Her "momma launched out on [hers]," (835) and she was swollen with pride that she was going to be a walking mod... The words had brought back her hope and pride in herself and in her community.What Leavy had said was a fallacy and they could as they have in the past rise above the world's bigotry.
Her "momma launched out on [hers]," (835) and she was swollen with pride that she was going to be a walking mod... The words had brought back her hope and pride in herself and in her community.What Leavy had said was a fallacy and they could as they have in the past rise above the world's bigotry.Tags: Essays On Socrates PhilosophyBooks A Dying Art Dont Believe It EssayIvan Ilyich EssayEssay On The Uses Of Liberal EducationWrite Essay StatisticsThe Scarlet Ibis Pride EssayMusic Business PlansOnline Marketing Campaign Case StudyWrite My Home WorkPaper Bag Book Report Ideas
Angelou's rhetorical strategy of comparison and contrast serves as effectively as her brilliant, flowing sentences sprinkled with colorful simile and imagery.
Poetic phrases describing a voice "like a river diminishing to a stream, and then a trickle" or the audience's conditioned responses as "Amen's and Yes, sir's began to fall around the room like rain through a ragged umbrella" paint vivid images.
Upon reading the story there is an initial feeling of excitement and hope which was quickly tarnished with the abrupt awareness of human prejudices.
The author vividly illustrates a rainbow of significant mood changes she undergoes throughout the story.
This was an entire paragraph dedicated to the detail her mother added to her dress.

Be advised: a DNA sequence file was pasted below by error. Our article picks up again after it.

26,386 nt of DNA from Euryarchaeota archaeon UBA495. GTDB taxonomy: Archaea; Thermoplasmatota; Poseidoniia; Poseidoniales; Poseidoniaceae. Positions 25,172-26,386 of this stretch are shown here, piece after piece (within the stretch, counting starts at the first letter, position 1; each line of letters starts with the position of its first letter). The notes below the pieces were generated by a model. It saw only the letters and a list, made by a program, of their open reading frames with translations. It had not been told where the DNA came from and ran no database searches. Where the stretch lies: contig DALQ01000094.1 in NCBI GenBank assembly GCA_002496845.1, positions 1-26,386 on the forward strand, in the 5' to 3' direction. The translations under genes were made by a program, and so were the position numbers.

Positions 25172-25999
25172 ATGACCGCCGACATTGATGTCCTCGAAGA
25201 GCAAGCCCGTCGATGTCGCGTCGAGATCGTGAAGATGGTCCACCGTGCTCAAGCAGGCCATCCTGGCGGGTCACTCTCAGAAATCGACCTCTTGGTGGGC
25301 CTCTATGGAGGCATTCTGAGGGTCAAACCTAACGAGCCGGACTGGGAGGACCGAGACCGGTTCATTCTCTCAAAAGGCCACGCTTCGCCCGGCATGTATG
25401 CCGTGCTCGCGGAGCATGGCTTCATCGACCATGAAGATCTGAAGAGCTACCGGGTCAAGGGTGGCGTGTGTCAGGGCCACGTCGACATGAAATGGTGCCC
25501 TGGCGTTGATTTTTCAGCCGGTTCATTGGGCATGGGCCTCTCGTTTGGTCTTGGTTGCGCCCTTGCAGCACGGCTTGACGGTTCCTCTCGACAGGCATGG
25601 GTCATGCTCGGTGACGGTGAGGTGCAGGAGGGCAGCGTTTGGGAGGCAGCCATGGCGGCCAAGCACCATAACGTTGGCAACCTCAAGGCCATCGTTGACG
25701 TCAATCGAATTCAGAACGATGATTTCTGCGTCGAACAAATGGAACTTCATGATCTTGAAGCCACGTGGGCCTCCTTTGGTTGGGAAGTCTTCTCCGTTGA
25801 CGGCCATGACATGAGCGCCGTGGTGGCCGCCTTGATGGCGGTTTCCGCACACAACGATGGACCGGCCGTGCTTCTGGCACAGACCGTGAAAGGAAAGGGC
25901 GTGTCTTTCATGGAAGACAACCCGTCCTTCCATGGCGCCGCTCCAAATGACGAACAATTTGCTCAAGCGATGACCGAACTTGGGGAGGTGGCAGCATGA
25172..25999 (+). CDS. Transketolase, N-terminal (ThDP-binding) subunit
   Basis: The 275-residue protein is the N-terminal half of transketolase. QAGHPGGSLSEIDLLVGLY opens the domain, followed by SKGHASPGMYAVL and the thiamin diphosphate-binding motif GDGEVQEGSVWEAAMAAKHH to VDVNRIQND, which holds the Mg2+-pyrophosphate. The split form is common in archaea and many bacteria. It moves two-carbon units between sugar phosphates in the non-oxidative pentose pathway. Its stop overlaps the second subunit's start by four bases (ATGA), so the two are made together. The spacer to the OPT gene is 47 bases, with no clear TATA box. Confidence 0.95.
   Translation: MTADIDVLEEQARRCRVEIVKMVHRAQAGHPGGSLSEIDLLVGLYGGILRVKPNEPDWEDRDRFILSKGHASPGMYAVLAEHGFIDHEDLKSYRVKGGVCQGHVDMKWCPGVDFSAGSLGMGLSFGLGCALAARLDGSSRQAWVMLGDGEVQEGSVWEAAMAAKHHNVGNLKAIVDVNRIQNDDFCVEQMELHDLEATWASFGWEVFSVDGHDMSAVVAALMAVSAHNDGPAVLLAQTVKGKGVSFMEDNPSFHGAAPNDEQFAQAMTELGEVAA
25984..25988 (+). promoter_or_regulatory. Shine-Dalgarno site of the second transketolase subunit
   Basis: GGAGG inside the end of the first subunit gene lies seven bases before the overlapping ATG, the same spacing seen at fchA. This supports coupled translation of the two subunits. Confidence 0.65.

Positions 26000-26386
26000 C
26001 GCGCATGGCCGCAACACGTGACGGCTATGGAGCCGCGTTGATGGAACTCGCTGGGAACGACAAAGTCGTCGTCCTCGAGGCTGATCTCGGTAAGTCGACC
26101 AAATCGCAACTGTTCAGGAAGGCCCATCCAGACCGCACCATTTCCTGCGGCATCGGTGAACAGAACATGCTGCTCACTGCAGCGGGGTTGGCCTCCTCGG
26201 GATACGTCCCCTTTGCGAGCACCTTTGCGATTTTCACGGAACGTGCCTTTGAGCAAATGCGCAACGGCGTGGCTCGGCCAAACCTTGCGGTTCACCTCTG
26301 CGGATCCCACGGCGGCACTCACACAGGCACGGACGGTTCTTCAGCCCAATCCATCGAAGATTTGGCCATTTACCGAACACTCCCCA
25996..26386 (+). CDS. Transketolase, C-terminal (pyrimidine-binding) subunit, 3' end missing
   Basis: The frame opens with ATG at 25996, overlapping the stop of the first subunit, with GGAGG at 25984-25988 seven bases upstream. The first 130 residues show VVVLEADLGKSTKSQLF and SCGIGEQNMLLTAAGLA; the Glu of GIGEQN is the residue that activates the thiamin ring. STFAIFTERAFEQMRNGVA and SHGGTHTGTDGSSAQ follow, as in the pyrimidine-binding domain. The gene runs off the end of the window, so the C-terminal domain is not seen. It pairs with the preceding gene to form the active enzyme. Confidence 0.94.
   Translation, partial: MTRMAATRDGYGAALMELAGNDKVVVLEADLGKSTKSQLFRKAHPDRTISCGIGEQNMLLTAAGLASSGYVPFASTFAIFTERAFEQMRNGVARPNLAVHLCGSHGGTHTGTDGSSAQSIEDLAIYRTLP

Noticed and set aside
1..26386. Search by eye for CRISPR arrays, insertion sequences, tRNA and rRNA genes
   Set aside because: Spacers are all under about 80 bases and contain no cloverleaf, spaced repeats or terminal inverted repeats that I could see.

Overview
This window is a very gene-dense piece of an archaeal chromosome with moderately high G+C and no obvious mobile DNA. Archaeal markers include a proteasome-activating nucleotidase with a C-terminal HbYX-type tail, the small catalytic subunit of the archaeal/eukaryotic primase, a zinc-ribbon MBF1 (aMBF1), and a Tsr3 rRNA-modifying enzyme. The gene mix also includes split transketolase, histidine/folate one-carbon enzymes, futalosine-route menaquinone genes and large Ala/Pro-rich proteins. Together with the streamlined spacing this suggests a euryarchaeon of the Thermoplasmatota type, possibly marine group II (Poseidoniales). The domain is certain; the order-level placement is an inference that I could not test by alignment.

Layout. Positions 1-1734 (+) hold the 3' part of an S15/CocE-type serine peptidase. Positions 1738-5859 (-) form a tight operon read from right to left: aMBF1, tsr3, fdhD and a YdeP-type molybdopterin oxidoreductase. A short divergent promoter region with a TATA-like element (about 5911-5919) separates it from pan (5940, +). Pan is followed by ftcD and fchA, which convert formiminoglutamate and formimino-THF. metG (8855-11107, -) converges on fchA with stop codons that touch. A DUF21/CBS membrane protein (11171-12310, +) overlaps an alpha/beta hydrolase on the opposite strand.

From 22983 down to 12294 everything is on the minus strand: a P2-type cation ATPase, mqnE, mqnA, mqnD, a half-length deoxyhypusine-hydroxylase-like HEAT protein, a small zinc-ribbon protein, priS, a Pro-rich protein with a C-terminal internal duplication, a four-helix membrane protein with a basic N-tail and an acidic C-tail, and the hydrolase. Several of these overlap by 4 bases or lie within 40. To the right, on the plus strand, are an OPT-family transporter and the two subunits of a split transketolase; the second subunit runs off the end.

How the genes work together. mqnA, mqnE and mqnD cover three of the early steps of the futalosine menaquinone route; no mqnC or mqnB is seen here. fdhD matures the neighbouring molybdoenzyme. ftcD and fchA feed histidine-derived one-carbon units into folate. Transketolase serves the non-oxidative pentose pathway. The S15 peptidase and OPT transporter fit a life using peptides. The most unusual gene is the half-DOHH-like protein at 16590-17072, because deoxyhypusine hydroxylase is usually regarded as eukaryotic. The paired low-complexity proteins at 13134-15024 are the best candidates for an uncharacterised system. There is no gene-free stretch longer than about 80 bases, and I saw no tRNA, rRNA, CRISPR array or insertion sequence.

This concrete information she included only added to the believability of her story and the significance of the moment.Many readers are not African American and thus do not know their national anthem, nonetheless, the way in which Angelou narrates this section is extremely figurative.It is easier to picture what is happening and it brings tears to my eyes reading it. Figurative language is prominent throughout Angelouʼs work: “She smocked the yoke into tiny crisscrossing puckers....embroidered raised daisies...added a crocheted cuff...” (24).From the outset of the story there is an overwhelming sense of hope that has enveloped the entire community and school with the upcoming graduation.The communitie's involvement strengthens the authors excitement in her rite of passage.Everyone is preparing for the ceremony and seeking to see how it will affect the lives of those involved."Only a small percentage would be continuing on to college" (835) and others were just excited for the "glorious release" (834) from school.In her school with no visible fences keeping the children within the schoolyard, there were the invisible fences of racism that tried to limit them from reaching their full potential. The author concludes, "I know not what course others may take, but as for me, give me liberty or give me death" (841). By comparing what the black schools don't have, such as 'lawn, nor hedges, nor tennis courts, nor climbing ivy,' reveals not only a clear illustration of what luxuries the white schools in the forties had but also how unjust the system was.The adults at the graduation focus on the differences that were previously left unspoken.